3. Ethis Ventures: This is a crowdfunding platform that focuses on ethical and socially responsible investments. The platform offers a range of Halal investment opportunities, including real estate, renewable energy, and healthcare projects.
  4. Zilzar: This is an e-commerce platform that connects Muslim buyers and sellers from around the world. The platform offers a range of Halal products, including food, fashion, and cosmetics.
  5. Amanah Advisors: This is a financial advisory firm that specializes in Shariah-compliant investments. The firm offers a range of services, including portfolio management, wealth planning, and Zakat calculation.

These are just a few examples of the many Islamic Fintech companies that are emerging around the world. Each company offers unique products and services that cater to the needs of the Muslim community, while also adhering to Islamic principles.

islamic fintech industry

Crowdfunding platforms

Crowdfunding platforms have become an increasingly popular way for businesses to raise funds, while Islamic banking services have expanded to offer a variety of products and services in line with Islamic law. Islamic insurance offerings have also seen an increase in recent years, with companies offering products that are compliant with Islamic principles. All of these platforms are helping to drive the growth of Islamic Fintech and enable businesses and consumers to access financial services in line with their beliefs.

Halal Insurance

The Islamic Fintech industry has also seen an increase in Islamic insurance. Companies are offering products that are compliant with Islamic principles, such as halal insurance and takaful (mutual) insurance. These products provide an ethical way for businesses and consumers to protect themselves financially.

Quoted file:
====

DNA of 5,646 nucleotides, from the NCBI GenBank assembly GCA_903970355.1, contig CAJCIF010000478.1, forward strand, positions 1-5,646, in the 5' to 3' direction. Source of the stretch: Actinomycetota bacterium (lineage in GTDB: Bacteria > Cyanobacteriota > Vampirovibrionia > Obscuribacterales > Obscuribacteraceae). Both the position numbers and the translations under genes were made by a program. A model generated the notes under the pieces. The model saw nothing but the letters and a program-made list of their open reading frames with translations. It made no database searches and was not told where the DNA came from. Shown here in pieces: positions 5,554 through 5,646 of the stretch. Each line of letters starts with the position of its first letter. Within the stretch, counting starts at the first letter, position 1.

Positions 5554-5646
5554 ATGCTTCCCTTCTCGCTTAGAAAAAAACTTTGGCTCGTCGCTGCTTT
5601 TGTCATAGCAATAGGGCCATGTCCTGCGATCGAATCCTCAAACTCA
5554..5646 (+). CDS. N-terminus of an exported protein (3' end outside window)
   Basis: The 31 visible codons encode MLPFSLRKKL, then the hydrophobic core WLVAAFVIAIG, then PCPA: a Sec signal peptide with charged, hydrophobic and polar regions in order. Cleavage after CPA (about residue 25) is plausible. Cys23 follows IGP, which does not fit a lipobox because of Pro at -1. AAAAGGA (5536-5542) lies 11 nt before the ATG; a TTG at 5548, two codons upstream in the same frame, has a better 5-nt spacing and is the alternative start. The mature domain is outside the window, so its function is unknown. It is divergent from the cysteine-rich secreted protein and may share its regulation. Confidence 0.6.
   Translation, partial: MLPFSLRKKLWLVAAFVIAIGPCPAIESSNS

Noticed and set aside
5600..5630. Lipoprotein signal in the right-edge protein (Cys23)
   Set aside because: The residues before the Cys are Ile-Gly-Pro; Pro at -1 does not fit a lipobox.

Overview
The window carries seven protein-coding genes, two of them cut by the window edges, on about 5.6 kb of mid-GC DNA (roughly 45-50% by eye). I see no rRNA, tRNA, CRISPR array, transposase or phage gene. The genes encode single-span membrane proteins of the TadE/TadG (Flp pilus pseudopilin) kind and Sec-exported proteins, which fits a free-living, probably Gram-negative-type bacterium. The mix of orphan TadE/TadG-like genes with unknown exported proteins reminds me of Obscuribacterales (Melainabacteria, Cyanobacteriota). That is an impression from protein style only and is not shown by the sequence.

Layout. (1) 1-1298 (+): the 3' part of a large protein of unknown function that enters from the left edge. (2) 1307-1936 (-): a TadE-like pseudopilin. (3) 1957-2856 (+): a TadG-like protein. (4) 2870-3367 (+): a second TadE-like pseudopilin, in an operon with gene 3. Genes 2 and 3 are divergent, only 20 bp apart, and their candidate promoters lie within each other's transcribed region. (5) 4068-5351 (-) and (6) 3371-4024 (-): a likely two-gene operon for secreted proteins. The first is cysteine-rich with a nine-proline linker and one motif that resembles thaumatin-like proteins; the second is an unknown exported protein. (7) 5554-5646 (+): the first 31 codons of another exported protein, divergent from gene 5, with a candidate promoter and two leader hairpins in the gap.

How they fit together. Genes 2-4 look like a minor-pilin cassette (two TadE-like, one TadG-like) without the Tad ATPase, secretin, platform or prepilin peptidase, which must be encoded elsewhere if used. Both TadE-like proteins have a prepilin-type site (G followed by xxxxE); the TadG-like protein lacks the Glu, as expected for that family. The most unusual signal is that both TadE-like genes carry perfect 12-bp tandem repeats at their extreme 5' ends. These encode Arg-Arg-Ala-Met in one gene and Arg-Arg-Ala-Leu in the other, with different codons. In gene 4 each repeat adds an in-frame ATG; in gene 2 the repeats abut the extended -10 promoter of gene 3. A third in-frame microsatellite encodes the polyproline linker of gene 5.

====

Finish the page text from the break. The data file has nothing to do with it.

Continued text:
Murabaha Deposit

Murabaha Deposit is an Islamic short-term investment product based on the concept of Murabaha.

Murabaha Deposit allows you to make a healthy profit on your money in a safe and Shariah-Compliant manner. The Bank enters into a contract with you to invest your money in a selected commodity at an agreed price. You make a profit by selling the commodity at a future date at a higher price. (Read more on Murabaha)

Islamic Investment Funds

The term “Islamic Investment Fund” means a joint pool wherein the investors contribute their surplus money for the purpose of its investment to earn halal profits in strict conformity with the precepts of Islamic Shari’ah.

Suppose there are investors who have with them surplus liquidity, but these investors do not have the skill and the ability to conduct business, so they would like to invest their surplus with somebody who is a skilled person who knows how to invest the money in strict conformity to shariah  principles and give them a return